SOC 2090 Honors
Dr. Mario Paparozzi
Social problems in modern society are many and complex. The existence of social problems directly affects all members of society. As well, these problems cry out for solutions. Many argue that social problems are the result of individual factors, and therefore their solutions are best found by examining individual behaviors. Others argue that social problems are the result of social forces that are well beyond the control of individuals. This course will attempt identify current social problems that are most important to society. After gaining an understanding of some of the major social problems facing modern society, the course will turn to the role and responsibility of individuals, communities, and government with regard to finding solutions. The course will also focus on the social costs of social problems, and how they affect families, work groups, local communities, and global affairs.
ENV 1100 Honors
The Honors section of Environmental Science is a hands-on course, based largely on case studies involving local environmental issues. We will explore and analyze influences of local history, culture, economics, policy, and ecology on the region’s natural and human environments. Topics for consideration may include: 1) the Lumber River as a focus of Robeson County culture, 2) blackwater rivers as a unique riverine subtype, 3) naval stores and logging as a historic regional economy, 4) southeastern North Carolina as a significant site for rare species, 5) urbanization and its ecological footprint, and 6) confronting climate change (management and mitigation). Students will engage in this exploration using discussions, visiting websites, reading supplemental materials, gathering and interpreting data (e.g., population statistics and growth rates), and generating practical solutions for real world problems (e.g., ways to ensure campus sustainability and to “green” the UNCP curriculum).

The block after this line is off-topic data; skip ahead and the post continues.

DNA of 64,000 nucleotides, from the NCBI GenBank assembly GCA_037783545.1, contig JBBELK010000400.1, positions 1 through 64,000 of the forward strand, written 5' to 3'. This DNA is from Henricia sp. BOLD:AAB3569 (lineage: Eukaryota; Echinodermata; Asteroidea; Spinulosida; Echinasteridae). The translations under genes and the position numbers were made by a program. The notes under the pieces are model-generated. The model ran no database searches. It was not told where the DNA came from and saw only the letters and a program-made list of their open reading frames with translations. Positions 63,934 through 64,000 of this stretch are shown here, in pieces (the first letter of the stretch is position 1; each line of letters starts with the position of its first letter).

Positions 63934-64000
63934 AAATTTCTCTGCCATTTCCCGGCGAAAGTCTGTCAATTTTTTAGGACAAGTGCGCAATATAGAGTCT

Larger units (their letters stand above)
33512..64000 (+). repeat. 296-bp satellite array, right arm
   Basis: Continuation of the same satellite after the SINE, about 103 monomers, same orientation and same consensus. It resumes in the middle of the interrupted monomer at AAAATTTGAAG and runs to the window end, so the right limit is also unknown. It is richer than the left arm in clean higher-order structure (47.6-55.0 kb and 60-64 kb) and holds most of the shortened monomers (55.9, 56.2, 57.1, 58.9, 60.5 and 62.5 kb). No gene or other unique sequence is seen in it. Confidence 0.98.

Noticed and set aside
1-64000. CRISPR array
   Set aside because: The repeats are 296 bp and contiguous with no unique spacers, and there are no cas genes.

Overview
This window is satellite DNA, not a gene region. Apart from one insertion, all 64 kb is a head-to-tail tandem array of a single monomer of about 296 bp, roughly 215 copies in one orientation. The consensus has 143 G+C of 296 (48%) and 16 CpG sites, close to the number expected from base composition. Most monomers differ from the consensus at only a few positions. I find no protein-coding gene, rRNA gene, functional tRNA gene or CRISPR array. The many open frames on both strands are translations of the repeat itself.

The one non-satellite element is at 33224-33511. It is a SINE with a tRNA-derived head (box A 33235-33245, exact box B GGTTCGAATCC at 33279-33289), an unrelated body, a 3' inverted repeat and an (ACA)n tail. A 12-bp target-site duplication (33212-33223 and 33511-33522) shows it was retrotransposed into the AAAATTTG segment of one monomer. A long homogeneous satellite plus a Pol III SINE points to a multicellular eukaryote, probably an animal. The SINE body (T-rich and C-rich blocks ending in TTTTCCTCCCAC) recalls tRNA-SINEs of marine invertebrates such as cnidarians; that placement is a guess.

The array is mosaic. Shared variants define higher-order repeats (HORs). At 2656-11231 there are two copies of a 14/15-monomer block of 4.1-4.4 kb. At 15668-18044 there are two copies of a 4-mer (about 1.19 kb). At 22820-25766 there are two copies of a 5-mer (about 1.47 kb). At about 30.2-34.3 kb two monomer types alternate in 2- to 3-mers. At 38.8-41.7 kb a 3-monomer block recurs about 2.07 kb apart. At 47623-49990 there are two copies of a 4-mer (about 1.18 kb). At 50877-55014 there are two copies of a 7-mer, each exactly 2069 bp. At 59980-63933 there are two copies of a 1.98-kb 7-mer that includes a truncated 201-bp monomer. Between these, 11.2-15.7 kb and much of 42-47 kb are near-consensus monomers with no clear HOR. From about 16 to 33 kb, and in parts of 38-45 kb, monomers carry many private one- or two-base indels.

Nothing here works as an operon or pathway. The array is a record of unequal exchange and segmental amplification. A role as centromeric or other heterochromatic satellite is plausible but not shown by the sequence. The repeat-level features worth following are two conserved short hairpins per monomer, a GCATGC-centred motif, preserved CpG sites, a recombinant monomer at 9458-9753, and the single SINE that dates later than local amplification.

BIO 1000 Honors
Dr. Andy Ash
Credit in BIO 1000 applies to the Natural Science Component of the General Education Program. Upon completing this course you should be able to: 1) demonstrate an understanding of the fundamental concepts of cellular biology, genetics, ecology, and evolution; 2) demonstrate knowledge of the purpose, methods, and principles of scientific inquiry; and 3) better understand yourself and the environment through knowledge of scientific principles and concepts. Most of the semester will be dedicated to the study of cellular and sub-cellular aspects of life, with the remaining time dedicated to the study of whole organisms and environments. As honor students, your active participation in this course is expected and welcomed. In addition to my lecture materials, class topics will be supplemented with case studies --- required readings for class discussion. Weekly Blackboard assignments will encourage you to keep abreast of the chapter topics.
FRS 1000 Honors
900 Dr. Teagan Decker T/R 8:00-9:15
901 Dr. MJ Braun T/R 8:00-9:15
Updated: Tuesday, June 14, 2011